"Ich sehe es mir später an."

Translation:I will look at it later.

March 6, 2013

This discussion is locked.


"sich etwas ansehen" -> "sich" must be in dative and in the same person as the subject.


What is "mir" doing here?


I guess because "ansehen" is a reflexive verb. A native speaker can confirm or deny that.


How did we get future tense here?


I tried "I see it later" and was marked wrong. Would someone distinguish the difference for me?


"I see" is present. In English you can't use present simple to mean future. In German, you can.


I used "I am seeing it later" for this reason but was still marked wrong. I guess that Lizzy is probably right that it is something to do with the subtle difference between ansehen and sehen. Although I think it is possible to use see as a translation in some contexts.


> In English you can't use present simple to mean future

You can, and often do. But that's for really settled plans, which is not the case in this sentence.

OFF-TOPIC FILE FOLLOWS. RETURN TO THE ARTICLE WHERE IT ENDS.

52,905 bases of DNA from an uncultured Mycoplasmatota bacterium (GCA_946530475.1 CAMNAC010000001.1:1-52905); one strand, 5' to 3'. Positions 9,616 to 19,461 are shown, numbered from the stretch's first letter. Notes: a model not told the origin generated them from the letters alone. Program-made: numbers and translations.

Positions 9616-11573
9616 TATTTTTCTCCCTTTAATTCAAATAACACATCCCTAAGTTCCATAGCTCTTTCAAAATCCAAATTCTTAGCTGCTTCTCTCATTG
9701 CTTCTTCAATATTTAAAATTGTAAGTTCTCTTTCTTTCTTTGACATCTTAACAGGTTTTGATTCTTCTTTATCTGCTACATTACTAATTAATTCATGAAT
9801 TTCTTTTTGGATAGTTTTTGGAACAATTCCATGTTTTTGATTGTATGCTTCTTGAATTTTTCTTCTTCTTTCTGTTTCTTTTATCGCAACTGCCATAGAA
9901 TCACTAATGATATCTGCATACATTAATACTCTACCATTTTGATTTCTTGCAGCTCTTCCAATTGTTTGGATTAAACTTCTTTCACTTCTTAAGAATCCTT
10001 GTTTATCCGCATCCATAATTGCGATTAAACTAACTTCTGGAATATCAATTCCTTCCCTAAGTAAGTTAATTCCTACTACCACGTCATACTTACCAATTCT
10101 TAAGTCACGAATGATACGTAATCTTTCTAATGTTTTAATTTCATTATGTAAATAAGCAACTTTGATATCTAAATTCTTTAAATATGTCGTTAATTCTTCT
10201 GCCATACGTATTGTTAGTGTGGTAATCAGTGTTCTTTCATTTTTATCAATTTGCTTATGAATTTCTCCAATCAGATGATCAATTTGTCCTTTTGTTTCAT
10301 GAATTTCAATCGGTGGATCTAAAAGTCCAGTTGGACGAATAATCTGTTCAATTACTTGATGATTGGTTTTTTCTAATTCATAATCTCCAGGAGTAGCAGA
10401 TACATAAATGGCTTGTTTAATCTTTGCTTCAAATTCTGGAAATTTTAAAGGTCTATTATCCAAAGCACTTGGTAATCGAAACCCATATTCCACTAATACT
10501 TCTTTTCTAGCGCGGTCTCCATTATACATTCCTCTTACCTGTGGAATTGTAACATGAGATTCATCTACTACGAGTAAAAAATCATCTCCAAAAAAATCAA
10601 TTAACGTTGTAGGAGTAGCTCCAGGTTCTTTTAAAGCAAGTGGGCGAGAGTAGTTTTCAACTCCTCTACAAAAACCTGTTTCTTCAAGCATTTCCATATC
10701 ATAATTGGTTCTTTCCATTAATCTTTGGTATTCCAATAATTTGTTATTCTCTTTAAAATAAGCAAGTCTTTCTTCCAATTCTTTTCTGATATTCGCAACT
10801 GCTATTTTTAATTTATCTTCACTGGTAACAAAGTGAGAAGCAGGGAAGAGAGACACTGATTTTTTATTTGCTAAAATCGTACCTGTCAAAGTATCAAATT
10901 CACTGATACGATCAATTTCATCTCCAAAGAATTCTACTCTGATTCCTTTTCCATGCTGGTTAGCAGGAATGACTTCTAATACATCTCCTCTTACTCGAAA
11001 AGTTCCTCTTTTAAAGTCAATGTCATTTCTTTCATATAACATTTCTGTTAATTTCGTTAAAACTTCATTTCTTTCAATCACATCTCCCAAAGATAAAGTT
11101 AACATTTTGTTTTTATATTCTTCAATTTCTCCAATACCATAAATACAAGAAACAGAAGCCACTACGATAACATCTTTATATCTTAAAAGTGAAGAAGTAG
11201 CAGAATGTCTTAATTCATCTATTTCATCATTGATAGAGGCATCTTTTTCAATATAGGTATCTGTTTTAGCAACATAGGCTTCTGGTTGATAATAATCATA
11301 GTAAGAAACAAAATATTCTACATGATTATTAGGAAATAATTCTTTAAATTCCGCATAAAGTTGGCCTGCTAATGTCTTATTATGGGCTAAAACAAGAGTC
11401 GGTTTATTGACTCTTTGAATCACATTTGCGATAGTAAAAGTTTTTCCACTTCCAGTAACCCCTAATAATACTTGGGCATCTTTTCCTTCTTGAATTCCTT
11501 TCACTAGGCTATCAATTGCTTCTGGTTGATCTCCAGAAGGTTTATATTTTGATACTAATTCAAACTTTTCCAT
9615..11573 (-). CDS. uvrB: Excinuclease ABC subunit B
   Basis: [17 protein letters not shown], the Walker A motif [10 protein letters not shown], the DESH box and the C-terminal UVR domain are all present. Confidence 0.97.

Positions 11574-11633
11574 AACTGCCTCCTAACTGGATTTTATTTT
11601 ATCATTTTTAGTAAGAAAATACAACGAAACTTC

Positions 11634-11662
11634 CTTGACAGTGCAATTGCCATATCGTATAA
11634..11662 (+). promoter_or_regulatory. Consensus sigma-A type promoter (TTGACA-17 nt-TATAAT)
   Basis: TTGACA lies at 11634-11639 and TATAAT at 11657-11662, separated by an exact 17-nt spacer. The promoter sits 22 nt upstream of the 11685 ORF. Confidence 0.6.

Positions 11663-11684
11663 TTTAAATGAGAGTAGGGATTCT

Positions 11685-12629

But you can't tell from the present tense in German, right? I think the problem is "ansehen" is not exactly "see" in English


Wouldn't this be better phrased as "Ich werde es später ansehen", as currently it is not actually in the future tense. And why is "mir" being used?


Both are possible -- German also uses the present tense to indicate intentions for the future.

mir means something like "for my benefit" here.

Sort of the difference between "I will cast my eyes on it" (ich werde es ansehen) and "I will look at it in order to form an impression or an opinion in my mind" (ich werde es mir ansehen).


How can I know when to use just sehen or sich ansehen?


What is "Ich" and "mir" doing at a sentence where there is only one "I"?


Future tense is often used to express a probability, an assumption, an intention, or a doubt: Mein Freund wird mich hoffentlich nicht im Stich lassen. Der Bus wird vielleicht Verspätung haben. Ich werde mich bessern. Wir werden sehen.

In this case, an action is being expressed, and for a future action, the present tense is used.


Does "I will consider it later" work?


"I will look it later" sounds more fluently


"I will look it later" doesn't work in English. You need to say "I will look at it later." This page explains: http://www.macmillandictionary.com/us/dictionary/american/look-at

[US English native speaker]


I answered "I'll see to it later" but was marked wrong.


"I'll see to it" involves a different phrasal verb. It doesn't mean "I'll look at it," but rather "I'll take care of it" or "I'll make sure it gets done." Here are a couple of explanations/definitions:



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